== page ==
Building a Python Destination

This article provides a checklist for how to create a Python destination. Each step in the checklist has a link to a more detailed explanation below.

Docker and Python with the versions listed in the tech stack section. You can use any Python version between 3.7 and 3.9, but this tutorial was tested with 3.7.

  • Step 1: Create the destination using the template generator
  • Step 2: Setup the virtual environment
  • Step 3: Implement spec to define the configuration required to run the connector
  • Step 4: Implement check to provide a way to validate configurations provided to the connector
  • Step 5: Implement write to write data to the destination
  • Step 6: Set up Acceptance Tests
  • Step 7: Write unit tests or integration tests
  • Step 8: Update the docs (in docs/integrations/destinations/<destination-name>.md)
If you need help with any step of the process, feel free to submit a PR with your progress and any questions you have, or ask us on slack. Also reference the KvDB python destination implementation if you want to see an example of a working destination.

Airbyte provides a code generator which bootstraps the scaffolding for our connector.
$ cd airbyte-integrations/connector-templates/generator # assumes you are starting from the root of the Airbyte project.
$ ./
Select the Python Destination template and then input the name of your connector. We'll refer to the destination as destination-<name> in this tutorial, but you should replace <name> with the actual name you used for your connector e.g: redis or google-sheets.

Setup your Python virtual environment:
cd airbyte-integrations/connectors/destination-<name>
# Create a virtual environment in the .venv directory
python -m venv .venv
# activate the virtualenv
source .venv/bin/activate
# Install with the "tests" extra which provides test requirements
pip install '.[tests]'
This step sets up the initial python environment. All subsequent python or pip commands assume you have activated your virtual environment.
If you want your IDE to auto complete and resolve dependencies properly, point it at the python binary in airbyte-integrations/connectors/destination-<name>/.venv/bin/python. Also anytime you change the dependencies in the make sure to re-run the build command. The build system will handle installing all dependencies in the into the virtual environment.
Let's quickly get a few housekeeping items out of the way.

Python dependencies for your destination should be declared in airbyte-integrations/connectors/destination-<name>/ in the install_requires field. You might notice that a couple of Airbyte dependencies are already declared there (mainly the Airbyte CDK and potentially some testing libraries or helpers). Keep those as they will be useful during development.
You may notice that there is a requirements.txt in your destination's directory as well. Do not touch this. It is autogenerated and used to install local Airbyte dependencies which are not published to PyPI. All your dependencies should be declared in

Pretty much all it takes to create a destination is to implement the Destination interface. Let's briefly recap the three methods implemented by a Destination:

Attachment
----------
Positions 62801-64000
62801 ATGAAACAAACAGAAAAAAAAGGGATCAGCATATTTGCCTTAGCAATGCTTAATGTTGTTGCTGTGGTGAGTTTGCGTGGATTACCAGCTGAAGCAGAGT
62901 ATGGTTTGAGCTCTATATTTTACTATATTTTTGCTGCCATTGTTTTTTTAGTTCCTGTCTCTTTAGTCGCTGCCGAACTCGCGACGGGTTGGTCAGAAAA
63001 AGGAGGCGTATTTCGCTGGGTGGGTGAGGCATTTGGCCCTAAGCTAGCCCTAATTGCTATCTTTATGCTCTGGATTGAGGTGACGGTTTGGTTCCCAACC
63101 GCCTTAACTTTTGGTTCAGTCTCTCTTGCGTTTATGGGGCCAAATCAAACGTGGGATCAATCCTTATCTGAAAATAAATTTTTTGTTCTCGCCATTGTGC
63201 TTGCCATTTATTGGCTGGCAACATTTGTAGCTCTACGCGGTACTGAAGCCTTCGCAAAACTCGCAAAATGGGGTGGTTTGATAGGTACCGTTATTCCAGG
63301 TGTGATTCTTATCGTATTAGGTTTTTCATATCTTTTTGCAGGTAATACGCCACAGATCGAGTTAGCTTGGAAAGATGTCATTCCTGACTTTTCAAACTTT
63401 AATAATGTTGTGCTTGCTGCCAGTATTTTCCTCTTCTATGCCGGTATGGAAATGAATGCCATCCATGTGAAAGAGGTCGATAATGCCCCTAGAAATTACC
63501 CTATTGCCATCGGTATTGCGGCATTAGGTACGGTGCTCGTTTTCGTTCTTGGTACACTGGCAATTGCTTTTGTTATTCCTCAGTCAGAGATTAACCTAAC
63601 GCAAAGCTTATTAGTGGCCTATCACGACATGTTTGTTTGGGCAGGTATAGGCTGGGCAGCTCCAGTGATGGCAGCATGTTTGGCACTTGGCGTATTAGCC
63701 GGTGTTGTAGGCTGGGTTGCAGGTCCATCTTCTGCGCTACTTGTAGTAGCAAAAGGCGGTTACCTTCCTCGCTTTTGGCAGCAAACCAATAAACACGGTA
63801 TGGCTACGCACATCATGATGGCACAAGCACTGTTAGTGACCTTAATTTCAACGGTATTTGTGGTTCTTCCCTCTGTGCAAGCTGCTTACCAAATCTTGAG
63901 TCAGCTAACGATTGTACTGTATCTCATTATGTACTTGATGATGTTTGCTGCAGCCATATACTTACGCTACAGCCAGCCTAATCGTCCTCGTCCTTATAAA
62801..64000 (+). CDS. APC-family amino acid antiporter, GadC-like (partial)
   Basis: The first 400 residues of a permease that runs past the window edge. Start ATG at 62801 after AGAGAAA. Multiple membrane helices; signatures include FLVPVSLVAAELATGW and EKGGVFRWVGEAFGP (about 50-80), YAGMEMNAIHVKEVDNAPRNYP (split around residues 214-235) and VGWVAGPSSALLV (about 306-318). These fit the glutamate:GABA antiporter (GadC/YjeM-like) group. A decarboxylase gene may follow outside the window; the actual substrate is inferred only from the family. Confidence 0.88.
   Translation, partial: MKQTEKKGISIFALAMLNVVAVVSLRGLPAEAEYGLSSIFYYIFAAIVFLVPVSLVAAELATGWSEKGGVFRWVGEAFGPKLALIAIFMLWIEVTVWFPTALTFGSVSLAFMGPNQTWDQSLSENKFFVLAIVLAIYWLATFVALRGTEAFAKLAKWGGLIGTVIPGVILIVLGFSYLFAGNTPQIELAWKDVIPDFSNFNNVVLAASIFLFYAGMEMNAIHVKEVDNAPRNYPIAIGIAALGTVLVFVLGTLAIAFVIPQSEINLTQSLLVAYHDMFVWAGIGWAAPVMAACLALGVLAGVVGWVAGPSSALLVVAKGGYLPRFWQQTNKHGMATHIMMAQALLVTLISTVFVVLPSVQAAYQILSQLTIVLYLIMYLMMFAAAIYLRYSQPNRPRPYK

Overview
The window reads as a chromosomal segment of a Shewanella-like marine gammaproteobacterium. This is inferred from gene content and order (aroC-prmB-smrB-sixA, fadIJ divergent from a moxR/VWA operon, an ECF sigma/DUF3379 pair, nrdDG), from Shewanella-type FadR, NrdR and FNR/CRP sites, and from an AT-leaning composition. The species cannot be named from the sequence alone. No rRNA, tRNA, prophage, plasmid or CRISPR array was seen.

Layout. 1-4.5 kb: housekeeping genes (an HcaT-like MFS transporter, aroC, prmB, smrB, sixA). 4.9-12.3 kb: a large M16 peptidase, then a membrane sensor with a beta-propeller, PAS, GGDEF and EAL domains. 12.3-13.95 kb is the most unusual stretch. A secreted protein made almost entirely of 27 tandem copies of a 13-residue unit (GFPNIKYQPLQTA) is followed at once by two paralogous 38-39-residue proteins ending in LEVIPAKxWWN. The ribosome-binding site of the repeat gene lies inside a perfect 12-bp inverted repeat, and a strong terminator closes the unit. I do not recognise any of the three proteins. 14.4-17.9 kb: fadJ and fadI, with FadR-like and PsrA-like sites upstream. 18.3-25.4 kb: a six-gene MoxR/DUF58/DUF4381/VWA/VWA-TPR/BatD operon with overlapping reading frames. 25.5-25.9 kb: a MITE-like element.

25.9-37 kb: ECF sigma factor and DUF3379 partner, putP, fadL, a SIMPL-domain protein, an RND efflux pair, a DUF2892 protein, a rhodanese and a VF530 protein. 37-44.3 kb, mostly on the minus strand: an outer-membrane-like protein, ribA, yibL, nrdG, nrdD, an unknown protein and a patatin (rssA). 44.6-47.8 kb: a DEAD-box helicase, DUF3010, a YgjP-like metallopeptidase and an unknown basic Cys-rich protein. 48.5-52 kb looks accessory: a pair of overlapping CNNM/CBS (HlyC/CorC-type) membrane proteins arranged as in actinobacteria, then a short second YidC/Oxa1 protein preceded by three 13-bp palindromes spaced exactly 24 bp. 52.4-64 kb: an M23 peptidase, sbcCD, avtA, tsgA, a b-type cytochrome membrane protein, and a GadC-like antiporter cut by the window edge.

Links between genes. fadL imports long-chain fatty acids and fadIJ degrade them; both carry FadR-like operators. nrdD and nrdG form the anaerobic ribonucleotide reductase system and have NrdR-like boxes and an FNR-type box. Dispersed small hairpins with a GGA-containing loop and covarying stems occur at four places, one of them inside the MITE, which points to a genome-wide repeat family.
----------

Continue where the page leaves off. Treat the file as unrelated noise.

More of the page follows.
1. 1.
    spec: declares the user-provided credentials or configuration needed to run the connector
  2. 2.
    check: tests if the user-provided configuration can be used to connect to the underlying data destination, and with the correct write permissions
  3. 3.
    write: writes data to the underlying destination by reading a configuration, a stream of records from stdin, and a configured catalog describing the schema of the data and how it should be written to the destination
The destination interface is described in detail in the Airbyte Specification reference.
The generated files fill in a lot of information for you and have docstrings describing what you need to do to implement each method. The next few steps are just implementing that interface.
All logging should be done through the self.logger object available in the Destination class. Otherwise, logs will not be shown properly in the Airbyte UI.
Everyone develops differently but here are 3 ways that we recommend iterating on a destination. Consider using whichever one matches your style.
Run the destination using Python
You'll notice in your destination's directory that there is a python file called This file is the entrypoint for the connector:
# from airbyte-integrations/connectors/destination-<name>
python spec
python check --config secrets/config.json
# messages.jsonl should contain AirbyteMessages (described in the Airbyte spec)
cat messages.jsonl | python write --config secrets/config.json --catalog sample_files/configured_catalog.json
The nice thing about this approach is that you can iterate completely within in python. The downside is that you are not quite running your destination as it will actually be run by Airbyte. Specifically you're not running it from within the docker container that will house it.
Run using Docker If you want to run your destination exactly as it will be run by Airbyte (i.e. within a docker container), you can use the following commands from the connector module directory (airbyte-integrations/connectors/destination-<name>):
# First build the container
docker build . -t airbyte/destination-<name>:dev
# Then use the following commands to run it
docker run --rm airbyte/destination-<name>:dev spec
docker run --rm -v $(pwd)/secrets:/secrets airbyte/destination-<name>:dev check --config /secrets/config.json
cat messages.jsonl | docker run --rm -v $(pwd)/secrets:/secrets -v $(pwd)/sample_files:/sample_files airbyte/destination-<name>:dev read --config /secrets/config.json --catalog /sample_files/configured_catalog.json
Note: Each time you make a change to your implementation you need to re-build the connector image. docker build . -t airbyte/destination-<name>:dev. This ensures the new python code is added into the docker container.